The trip to Mount Teide is probably the most popular tourist attraction of Tenerife and the numbers of people wanting to take the cable car often reflect that. Long queues can form at the lower station, sometimes for an hour or more. It is best to come as early as possible (sometimes there is already a queue formed when you come at 9:00 sharp). Another benefit of coming in the morning is that there will also be fewer people around the upper station, on the panoramic trail and at the viewpoints, which can all get quite crowded during the day.
Prices and Reservations
Currently (2016) the basic adult two-way ticket costs EUR 27, children half price. There are substantial discounts for residents. These prices, as well as operating times can change – it is best to check the official website before you visit (you can also book the tickets there).
There is an official parking place directly next to the lower station. Its opening hours are limited to 8:00 – 18:00 though. If you want to park outside these hours, you can leave the car at one of the other car parks nearby. There are plenty and they are all very easy to find – just follow the main road to either side.
Teide Permit – Visiting the Actual Peak
The cable car’s upper station is at 3,555m altitude – some 160 metres below the actual peak. The path to the peak is clear and moderately hard; it takes most people about 20 minutes one way. However, access to this section and the peak is restricted to protect the unique environment. The number of people allowed here is limited and you need a permit for that. This permit is free of charge, but must be obtained in advance, which is best done online. Many people are surprised and disappointed when they arrive to the cable car’s upper station and find a permit is required and it can’t be obtained here.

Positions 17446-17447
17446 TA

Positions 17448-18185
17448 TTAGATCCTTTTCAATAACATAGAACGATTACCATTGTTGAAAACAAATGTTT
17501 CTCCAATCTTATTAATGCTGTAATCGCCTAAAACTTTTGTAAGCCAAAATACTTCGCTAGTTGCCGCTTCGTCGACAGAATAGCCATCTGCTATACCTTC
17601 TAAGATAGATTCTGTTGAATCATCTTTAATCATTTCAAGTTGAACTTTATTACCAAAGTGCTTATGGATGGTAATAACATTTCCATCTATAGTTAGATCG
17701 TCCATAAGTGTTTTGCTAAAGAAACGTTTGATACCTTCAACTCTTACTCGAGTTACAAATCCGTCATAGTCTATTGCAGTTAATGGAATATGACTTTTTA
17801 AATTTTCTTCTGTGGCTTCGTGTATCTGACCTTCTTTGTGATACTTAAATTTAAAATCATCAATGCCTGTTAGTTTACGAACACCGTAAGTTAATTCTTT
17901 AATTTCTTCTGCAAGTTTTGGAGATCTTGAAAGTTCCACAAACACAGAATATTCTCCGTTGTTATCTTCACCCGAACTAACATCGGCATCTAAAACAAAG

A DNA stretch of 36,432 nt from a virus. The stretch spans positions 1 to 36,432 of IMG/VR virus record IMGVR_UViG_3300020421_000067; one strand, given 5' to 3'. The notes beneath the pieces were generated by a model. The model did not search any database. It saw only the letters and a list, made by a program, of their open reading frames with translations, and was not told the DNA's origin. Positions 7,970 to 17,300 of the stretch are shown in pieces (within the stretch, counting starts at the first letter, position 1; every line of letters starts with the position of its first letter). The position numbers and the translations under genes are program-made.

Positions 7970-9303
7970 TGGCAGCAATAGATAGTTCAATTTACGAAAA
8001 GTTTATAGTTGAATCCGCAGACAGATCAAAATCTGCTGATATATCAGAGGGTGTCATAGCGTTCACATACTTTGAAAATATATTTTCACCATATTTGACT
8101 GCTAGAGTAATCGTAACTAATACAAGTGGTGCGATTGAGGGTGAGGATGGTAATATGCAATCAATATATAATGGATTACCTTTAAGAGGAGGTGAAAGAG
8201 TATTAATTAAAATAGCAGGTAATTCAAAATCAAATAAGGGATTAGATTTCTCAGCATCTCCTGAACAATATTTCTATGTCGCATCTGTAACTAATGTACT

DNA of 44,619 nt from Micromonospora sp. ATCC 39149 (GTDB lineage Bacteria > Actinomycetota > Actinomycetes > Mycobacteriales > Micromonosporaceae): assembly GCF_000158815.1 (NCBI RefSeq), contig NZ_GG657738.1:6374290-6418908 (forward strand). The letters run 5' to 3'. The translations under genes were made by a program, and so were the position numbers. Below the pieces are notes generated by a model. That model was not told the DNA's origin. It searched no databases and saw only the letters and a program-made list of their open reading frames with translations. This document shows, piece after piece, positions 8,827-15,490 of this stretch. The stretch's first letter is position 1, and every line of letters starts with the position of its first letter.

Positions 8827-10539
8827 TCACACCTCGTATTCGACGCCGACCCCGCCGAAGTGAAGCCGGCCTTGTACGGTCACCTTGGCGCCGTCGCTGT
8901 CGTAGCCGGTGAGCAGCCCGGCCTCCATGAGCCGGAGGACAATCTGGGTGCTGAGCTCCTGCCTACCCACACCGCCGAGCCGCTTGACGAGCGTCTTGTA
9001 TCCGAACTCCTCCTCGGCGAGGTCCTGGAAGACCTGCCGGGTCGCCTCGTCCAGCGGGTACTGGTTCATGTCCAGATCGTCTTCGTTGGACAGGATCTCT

How to Get the Teide Permit
It is done on the official website of the national park authority. The exact page for the Teide permit is here.
You can start the application by clicking “Bookings” in the top horizontal menu on that page. But first it is worth reading the terms and conditions listed on that website. They are particularly:
- The permit is issued in your name (or names) and all participants will be requested to present some identification when entering the trail, like a passport or national ID.
- One permit can cover multiple persons, but the person making the application (the leader of the group) has a special position and must be present for the entire permit to be valid. If you make an application for yourself and your friends and for some reason (e.g. health) can’t make it to the Teide with them, their permits will be invalid. If leader doesn’t show up, noone goes.
- The permits are available for different 2-hour windows, namely 9-11, 11-13, 13-15 and 15-17. You must choose one and then show up within that time window, otherwise you will not be allowed to enter the trail. So choose the time carefully and consider the logistics of getting there (e.g. allow a reserve for a possible queue for the cable car).
Officially the website states that you can apply for the permit until 2pm the day before the desired date of visit, but in reality it doesn’t work like that. Usually the demand is much higher than the number of available permits, so it’s fully booked many days, and often weeks, in advance. For example, as I am writing this and checking the permits, the first available spot is 6 weeks ahead. Book early.
No Permit Vacancies? There Is a Way